They'll be no shortage of gardening programmes on TV next year with several old favourites returning and also some new series. Andy Taylor has been finding out what's planned for 2017.
Lavender is one of the plants featured on the BBC's Great British Garden Revival. Robert Hall from Gardensite was fascinated as Diarmuid Gavin celebrated its colour and fragrance as well as medicinal and culinary qualities.
Introduced by the Romans who used the plant for healing, lavender has been valued for centuries. The Tudors used it for cleansing, while the calming and relaxing effect of its scent was most important in Victorian times.
Today we would also plant lavender to attract wildlife especially birds, bees and butterflies.
There are over 400 varieties, but only a few of these are readily available as the public tend to demand those with dark purple flowers and a compact shape.
However colours range to pinks and even white, and by planting a mixture of varieties a mosaic can be created.
A long season, perhaps 12 – 15 weeks, can be achieved planting different cultivars. English and French flower first, then the hybrids. They also have varying uses, some are good for cooking, others more useful for perfumery.
Grown extensively up until the 1940s, particularly around Hitchin. its cultivation is currently being revived at Cadwell Farm which now receives 30,000 visitors a year who can go out into the fields to pick their own lavender.
Diarmuid also visited Hidcote Manor, so well known for growing lavender that there is a variety named after the gardens.
Here he demonstrated how easy it is to take cuttings, anytime between April and September.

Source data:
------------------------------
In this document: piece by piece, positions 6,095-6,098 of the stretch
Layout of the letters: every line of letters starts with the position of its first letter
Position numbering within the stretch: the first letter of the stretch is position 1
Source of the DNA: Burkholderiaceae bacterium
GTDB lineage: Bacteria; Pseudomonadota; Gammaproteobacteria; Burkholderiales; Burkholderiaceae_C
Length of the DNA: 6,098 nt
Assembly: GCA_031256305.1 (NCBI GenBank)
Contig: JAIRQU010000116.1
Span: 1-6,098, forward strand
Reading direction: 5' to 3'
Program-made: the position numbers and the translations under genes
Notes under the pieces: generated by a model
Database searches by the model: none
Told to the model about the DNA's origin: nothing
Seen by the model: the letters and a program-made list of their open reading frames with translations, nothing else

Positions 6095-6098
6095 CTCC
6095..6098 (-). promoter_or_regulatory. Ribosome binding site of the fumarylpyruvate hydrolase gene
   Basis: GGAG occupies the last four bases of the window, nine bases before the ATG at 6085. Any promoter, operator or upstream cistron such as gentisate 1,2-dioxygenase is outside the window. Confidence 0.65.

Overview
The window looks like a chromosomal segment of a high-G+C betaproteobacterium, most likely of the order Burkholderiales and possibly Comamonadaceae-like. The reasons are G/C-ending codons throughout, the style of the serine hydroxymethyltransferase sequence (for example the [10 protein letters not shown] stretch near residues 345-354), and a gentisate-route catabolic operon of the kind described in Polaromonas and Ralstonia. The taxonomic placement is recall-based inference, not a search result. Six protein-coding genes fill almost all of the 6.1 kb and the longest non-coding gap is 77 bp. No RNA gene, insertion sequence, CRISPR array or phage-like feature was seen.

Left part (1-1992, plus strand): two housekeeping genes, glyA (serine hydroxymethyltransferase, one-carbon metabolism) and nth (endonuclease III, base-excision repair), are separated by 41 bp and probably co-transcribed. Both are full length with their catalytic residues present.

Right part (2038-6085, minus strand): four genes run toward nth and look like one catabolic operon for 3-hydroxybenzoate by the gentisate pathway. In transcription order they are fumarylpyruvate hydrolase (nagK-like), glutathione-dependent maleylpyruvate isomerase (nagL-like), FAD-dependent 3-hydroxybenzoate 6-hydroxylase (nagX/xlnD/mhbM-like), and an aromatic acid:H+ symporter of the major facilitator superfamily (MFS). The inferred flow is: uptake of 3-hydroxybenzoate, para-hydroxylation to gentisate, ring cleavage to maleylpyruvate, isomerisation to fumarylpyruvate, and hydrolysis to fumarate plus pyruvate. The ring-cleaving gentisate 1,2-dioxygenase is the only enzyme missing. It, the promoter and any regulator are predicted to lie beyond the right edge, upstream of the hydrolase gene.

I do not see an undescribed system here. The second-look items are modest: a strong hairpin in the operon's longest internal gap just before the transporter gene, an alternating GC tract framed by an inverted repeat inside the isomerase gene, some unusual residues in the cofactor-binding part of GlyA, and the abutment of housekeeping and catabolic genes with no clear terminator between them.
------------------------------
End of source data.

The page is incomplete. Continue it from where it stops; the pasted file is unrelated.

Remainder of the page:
Take a short length of stem that hasn't flowered, dust it with hormone rooting powder and plant in a mixture of gravel and compost in a terracotta pot. Water and cover with a plastic bag and after a couple of months it should have rooted.
Good drainage is essential when planting. A lavender lined gravel path looks superb and the plants release scent as you brush past them, but remember to line the holes or trench with gravel before planting the lavender 12 – 18ins apart above the level of the surrounding earth.
Lavender plants will last for about ten years, to keep them in shape snip just below the spikes after flowering. If the plant has become woody, you can cut back to the crown but only if you can see new shoots appearing.
Cultivars mentioned by Diarmuid included Hidcote with deep violet flowers and silvery foliage that's excellent for edging, the lower growing and lighter coloured Loddon Pink, and the long stemmed highly scented white Edelweiss.
Look out for these and many more unusual varieties if you want to sample lavender's fabulous qualities.
Heating will be a deciding factor on the variety of plants you are able to grow in a greenhouse and the number of plants that can be kept over winter. Here, Robert Hall goes through the pros and cons of the different types of heating that are available.
Grange are introducing several new fence panels and gates in 2017 and Andy Taylor has been looking at these fresh additions to their already impressive collection of timber products.
With the security of online purchases and protection of personal information a priority for our customers, David Coton is pleased to announce that gardensite.co.uk is now fully secure across the whole site.
Palmako are one of Europe's leading manufacturers of garden buildings using high quality Nordic timber, and David Coton is pleased that GardenSite can now offer their new range of versatile and beautifully constructed garden buildings.